Discrete Mathematics

Class 12: Review


Problem Set 5 is due Friday at 6:29pm.

See Class 11 Notes for information and preparation advice for Exam 1, which will be in class next Thursday, 5 October.

Strong Induction Principle

Let $P$ be a predicated on $\mathbb{N}$. If

  • $P(0)$ is true, and
  • $(\forall m \in \mathbb{N}, m \le n . P(n)) \implies P(n + 1)$ for all $n \in \mathbb{N}$,


  • $P(m)$ is true for all $m \in \mathbb{N}$.

As an inference rule:

$$ \infer{\forall m \in \mathbb{N} . P(m)}{P(0), \forall n \in \mathbb{N} . (P(0) \vee P(1) \wedge \cdots \wedge P(n)) \implies P(n + 1)} $$

With arbitrary basis, $b \in \mathbb{N}$:

$$ \infer{\forall m \in { b, b+1, b+2, \ldots } . P(m)}{P(b), \forall n \in \mathbb{N} . (P(b) \vee P(b + 1) \wedge \cdots \wedge P(n)) \implies P(n + 1)} $$

Show that strong induction is not actually stronger than regular induction. (Hint: if the predicate for strong induction is $P(m)$, explain how to construct a predicate, $P’(m)$, that works with regular induction.)


Example Strong Induction Proof

Theorem: Every number, $n \in \mathbb{N}, n \geq 4$ can be written as $\alpha \cdot 2 + \beta \cdot 5$ where $\alpha, \beta \in \mathbb{N}$.

Proof by Strong Induction:

  1. First we need to define the predicate: $$P(n) := \exists \alpha, \beta \in \mathbb{N} . n = \alpha \cdot 2 + \beta \cdot 5$$.

  2. Basis: we are proving for all $n > 3$:

    $P(4)$: $\alpha = 2, \beta = 0$ gives $4 = 2 \cdot 2 + 0 \cdot 5$. $P(5)$: $\alpha = 0, \beta = 1$ gives $5 = 0 \cdot 2 + 1 \cdot 5$.

  3. Induction step: $\forall n \in {6, \ldots }$

    By strong induction, assume $P(m)$ is true for all $m \in { 4, 5, 6, \ldots, m}$.

    Show $P(m + 1)$: Since $P(m - 1)$ is true (by the \emph{strong} induction hypothesis), we know $\exists \alpha, \beta \in \mathbb{N} . m - 1 = \alpha \cdot 2 + \beta \cdot 5$. We can show $P(m + 1)$ since $m + 1 = (\alpha + 1) \cdot 2 + \beta \cdot 5$.

Proof by Contra-Positive (Review)

Recall: $P \implies Q$ is equivalent to $\neg Q \implies \neg P$. (If you are shaky on this, prove it to yourself using a truth table.)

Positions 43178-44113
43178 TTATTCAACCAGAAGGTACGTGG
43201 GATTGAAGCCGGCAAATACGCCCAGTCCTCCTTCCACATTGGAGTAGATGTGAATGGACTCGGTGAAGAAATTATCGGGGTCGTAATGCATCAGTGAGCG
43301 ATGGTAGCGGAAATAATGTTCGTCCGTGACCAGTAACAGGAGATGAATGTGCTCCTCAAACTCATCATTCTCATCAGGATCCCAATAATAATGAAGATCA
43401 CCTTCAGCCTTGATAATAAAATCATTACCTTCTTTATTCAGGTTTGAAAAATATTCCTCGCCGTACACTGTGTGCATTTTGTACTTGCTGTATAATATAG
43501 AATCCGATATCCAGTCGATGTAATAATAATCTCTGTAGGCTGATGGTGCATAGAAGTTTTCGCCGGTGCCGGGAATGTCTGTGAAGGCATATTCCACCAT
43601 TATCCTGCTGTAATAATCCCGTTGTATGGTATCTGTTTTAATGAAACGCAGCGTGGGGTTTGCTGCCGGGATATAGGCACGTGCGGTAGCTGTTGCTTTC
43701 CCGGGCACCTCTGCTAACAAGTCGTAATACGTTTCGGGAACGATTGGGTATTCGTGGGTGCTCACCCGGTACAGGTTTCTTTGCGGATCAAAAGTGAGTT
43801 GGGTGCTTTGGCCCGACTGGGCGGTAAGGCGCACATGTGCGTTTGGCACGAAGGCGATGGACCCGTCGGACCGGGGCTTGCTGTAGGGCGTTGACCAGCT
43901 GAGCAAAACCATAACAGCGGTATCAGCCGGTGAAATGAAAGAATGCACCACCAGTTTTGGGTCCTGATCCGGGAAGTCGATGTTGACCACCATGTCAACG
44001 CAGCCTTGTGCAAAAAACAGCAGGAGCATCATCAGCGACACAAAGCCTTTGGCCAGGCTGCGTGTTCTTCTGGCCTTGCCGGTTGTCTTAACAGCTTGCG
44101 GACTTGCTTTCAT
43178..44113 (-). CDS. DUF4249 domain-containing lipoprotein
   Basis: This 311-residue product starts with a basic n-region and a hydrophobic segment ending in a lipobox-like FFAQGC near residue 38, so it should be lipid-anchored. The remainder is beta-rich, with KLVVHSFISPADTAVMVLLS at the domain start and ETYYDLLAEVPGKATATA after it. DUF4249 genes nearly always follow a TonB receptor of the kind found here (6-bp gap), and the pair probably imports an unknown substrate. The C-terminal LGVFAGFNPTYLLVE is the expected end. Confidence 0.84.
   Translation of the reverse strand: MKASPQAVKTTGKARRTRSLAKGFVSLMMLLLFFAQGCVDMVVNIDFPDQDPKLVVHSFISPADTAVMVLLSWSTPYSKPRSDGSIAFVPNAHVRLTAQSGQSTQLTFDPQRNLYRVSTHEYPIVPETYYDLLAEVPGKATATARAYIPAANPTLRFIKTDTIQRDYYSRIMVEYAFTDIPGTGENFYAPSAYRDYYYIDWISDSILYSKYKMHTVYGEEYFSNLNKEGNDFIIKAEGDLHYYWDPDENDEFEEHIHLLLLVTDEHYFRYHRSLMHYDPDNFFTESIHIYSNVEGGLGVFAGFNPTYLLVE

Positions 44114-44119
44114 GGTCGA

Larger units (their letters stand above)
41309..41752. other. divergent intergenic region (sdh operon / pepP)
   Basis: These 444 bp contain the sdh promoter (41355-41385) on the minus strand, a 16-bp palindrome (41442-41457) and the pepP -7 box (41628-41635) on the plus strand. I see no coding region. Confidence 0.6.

Typical use: where the negation of the proposition is easier to reason about than the original proposition (e.g., irrational is a complex property to describe, but rational (NOT irrational) is a simple one. So to prove that ``If $r$ is irrational then $\sqrt{r}$ is also irrational” we can prove the contrapositive which is “if $\sqrt{r}$” is rational, then $r$ is also rational$ which is quite straightforward.

Proof by Contradiction (Review)

To prove $P$, show $\neg P \implies False$.

Example: Proving the $\mathbb{Z}$ is not well ordered.

Goal: proving the proposition $G$ saying ``$\mathbb{Z}$ has no minimum”.

  1. To prove by contradiction, assume $\neg G$ (that is, $\mathbb{Z}$ does have a minimum).

  2. Then, $\exists m \in \mathbb{Z}$ that is the minimum of $\mathbb{Z}$.

  3. But, this leads to a contradiction: $m - 1 \in \mathbb{Z}$ and $m - 1 < m$. So, even though the number $m$ was said to be the minimum of $\mathbb{Z}$, it is in fact not the minimum.

  4. Thus, we have a contradiction, so something must be wrong. All our logical inferences after step 1 are correct, so the assumption we made in step 1 must be invalid. If $\neg G$ is invalid, $G$ must be true.

Typical use: when the statment we want to prove has universal quantifier. for example, $\forall x \in \mathbb{Z}. P(x)$. Note that the statment that $\mathbb{Z}$ has \emph{no} minimum, when written formally, uses a universal quantifier (make sure to double check it). Then, instead of arguing that for all $x \in A$, $P(x)$ holds, we assume (for sake of contradiction) that there exists one $x$ for which $\neg(P(x))$ (note that this is indeed the negated statement) from which we get a contradiction.

Binary Relation Properties

When we draw the graph of binary relations, the Domain (input" set) has outgoing edges. Codomain (output” set) has incoming edges. So when we use the compact notation referring to different properties of binary relations, keep in mind that the words ``in-out” refer to the edge (not the input/output sets). The properties about outgoing edges are function ($\le 1 out$) and total ($\ge 1$ out). Adding elements to the codomain cannot effect these properties. The properties about incoming edges are surjection ($\ge 1$ in) and injection ($\le 1$ in). Adding elements to the domain cannot effect these properties.

When we say the any relation with property $X$ (e.g., $\ge 1$ out) about the relations \emph{must} also have propety $Y$. It means that property $X$ implies $Y$ logically (about relations). In case the answer is “no” (i.e. that property $X$ does not imply $Y$) all we have to find is one relation $R$ that satisfies property $X$ but not property $Y$. If the answer is `yes’ we need to show that for all $R$, if property $X$ holds, so does $Y$. So doing so might need more work.

If an edge is added to the graph of a relation, which properties might be impacted?

If an edge is removed to the graph of a relation, which properties might be impacted?

If an element is removed from the domain of a relation, which properties might be impacted?

If an element is removed from the codomain of a relation, which properties might be impacted?